Depends on the jurisdiction. In Germany, for example, a EULA is only valid if it was presented to the user before she bought a license.
...or in with locking blades, again depending on the model. The Swisstool is a widespread knife/tool with a locking blade that would be illegal to carry.
Swiss Army Knives come with blades > 3 inches, depending on the model.
Or you could just, you know, let people pass through the metal detectors.
You know, how all airports used to do, and smaller ones STILL do?
Smaller ones? Heathrow does the simple metal detector routine and they let you keep your shoes on. Not a small airport by my definition.
Yes, Heathrow in London/UK - the paranoid place with omnipresent CCTV that outlawed carrying a swiss army knife in public and where it's illegal to sell razor blades to minors.
Most scary thing about air travel? The food.
I am no expert on machine learning, but isn't this whole approach flawed to begin with because we don't have enough terrorists? To verify your algorithms, you'd need sufficiently large training, validation and test sets, and I highly doubt that there are enough terrorists to build those sets.
What is it that makes everyone think that airplanes must become flying fortresses instead of just being as secure/dangerous as the rest of our lives already is? I can visit any government building, including courts and parliaments with less security theatre than I can board a plane. Nobody does a background check on you before you can walk in front of the white house. Nobody screens your luggage when you board a train, enter a subway station or stand in line at the museum.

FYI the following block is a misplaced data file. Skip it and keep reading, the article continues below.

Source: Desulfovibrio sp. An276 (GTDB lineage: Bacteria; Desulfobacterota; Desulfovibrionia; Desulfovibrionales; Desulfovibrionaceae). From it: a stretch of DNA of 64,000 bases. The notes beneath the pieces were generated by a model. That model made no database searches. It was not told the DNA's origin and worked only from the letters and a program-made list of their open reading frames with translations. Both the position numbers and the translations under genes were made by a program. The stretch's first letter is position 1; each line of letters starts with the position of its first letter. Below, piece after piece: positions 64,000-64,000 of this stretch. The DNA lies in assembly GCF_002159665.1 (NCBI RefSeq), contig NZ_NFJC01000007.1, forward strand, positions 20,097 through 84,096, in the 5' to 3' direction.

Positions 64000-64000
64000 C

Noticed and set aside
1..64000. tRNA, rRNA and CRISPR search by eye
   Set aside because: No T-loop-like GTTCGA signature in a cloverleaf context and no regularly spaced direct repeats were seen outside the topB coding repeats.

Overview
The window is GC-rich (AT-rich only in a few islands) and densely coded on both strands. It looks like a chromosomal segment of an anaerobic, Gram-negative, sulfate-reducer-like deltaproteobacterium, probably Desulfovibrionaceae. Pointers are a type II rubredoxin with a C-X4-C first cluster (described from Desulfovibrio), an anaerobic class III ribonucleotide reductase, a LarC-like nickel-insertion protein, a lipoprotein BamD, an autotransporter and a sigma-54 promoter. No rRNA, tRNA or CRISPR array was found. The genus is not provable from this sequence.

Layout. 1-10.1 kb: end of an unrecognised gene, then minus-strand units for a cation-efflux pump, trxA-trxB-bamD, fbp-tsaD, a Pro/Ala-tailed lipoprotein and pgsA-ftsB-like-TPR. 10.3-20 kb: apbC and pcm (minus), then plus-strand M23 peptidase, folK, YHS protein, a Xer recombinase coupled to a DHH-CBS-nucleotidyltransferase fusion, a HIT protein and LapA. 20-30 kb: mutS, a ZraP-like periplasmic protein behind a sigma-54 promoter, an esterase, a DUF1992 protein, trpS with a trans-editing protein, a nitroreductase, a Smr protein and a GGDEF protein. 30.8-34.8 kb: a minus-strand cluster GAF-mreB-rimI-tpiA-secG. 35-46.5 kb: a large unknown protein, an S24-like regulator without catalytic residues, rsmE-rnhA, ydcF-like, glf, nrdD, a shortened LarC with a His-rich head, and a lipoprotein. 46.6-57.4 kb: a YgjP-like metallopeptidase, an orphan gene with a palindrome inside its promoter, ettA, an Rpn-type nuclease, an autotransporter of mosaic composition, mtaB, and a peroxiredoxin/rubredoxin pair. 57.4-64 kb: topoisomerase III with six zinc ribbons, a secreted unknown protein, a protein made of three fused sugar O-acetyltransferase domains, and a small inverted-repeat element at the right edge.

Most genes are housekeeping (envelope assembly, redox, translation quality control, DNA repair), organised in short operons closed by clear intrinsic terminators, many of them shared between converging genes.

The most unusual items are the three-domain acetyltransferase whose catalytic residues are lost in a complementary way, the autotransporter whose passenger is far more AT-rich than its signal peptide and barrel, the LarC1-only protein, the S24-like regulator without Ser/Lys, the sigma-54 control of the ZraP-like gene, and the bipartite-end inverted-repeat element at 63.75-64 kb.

The idea that there is something so special about airports and airplanes that nobody must be allowed to bring a container with more than 100ml of liquid in them is ridiculous.
Oh, 9/11 you say? Reinforced cockpit doors, handguns for pilots. Done.
Structured text formats with standard parsers and writer like XML are arguably smarter than than a dumb
Frankly, I think that plain text is a terrible format for source code. It unites content and presentation instead of separating them. I'd much more prefer to use a system similar to HTML/CSS where one file dictates the actual code, and the other part how I want to look at it. This way, I can have a custom CSS that uses tabs and places opening curly brackets on a new line, and my coworker can have a CSS that uses spaces and puts the curly brackets at the end of a line.
Source code formats could furthermore be in a hierarchical XML structure, making loops child nodes of functions which are child nodes of class nodes. This would save all the guesswork and black magic that currently goes into syntax highlighting and code folding.
No more will my SVN logs and diffs be messed up by a supid text editor insisting on changing all line feeds. No longer will there be any discussions about code formatting guidelines.
This is 2010, why are we sill saving code in dumb text files like in 1960?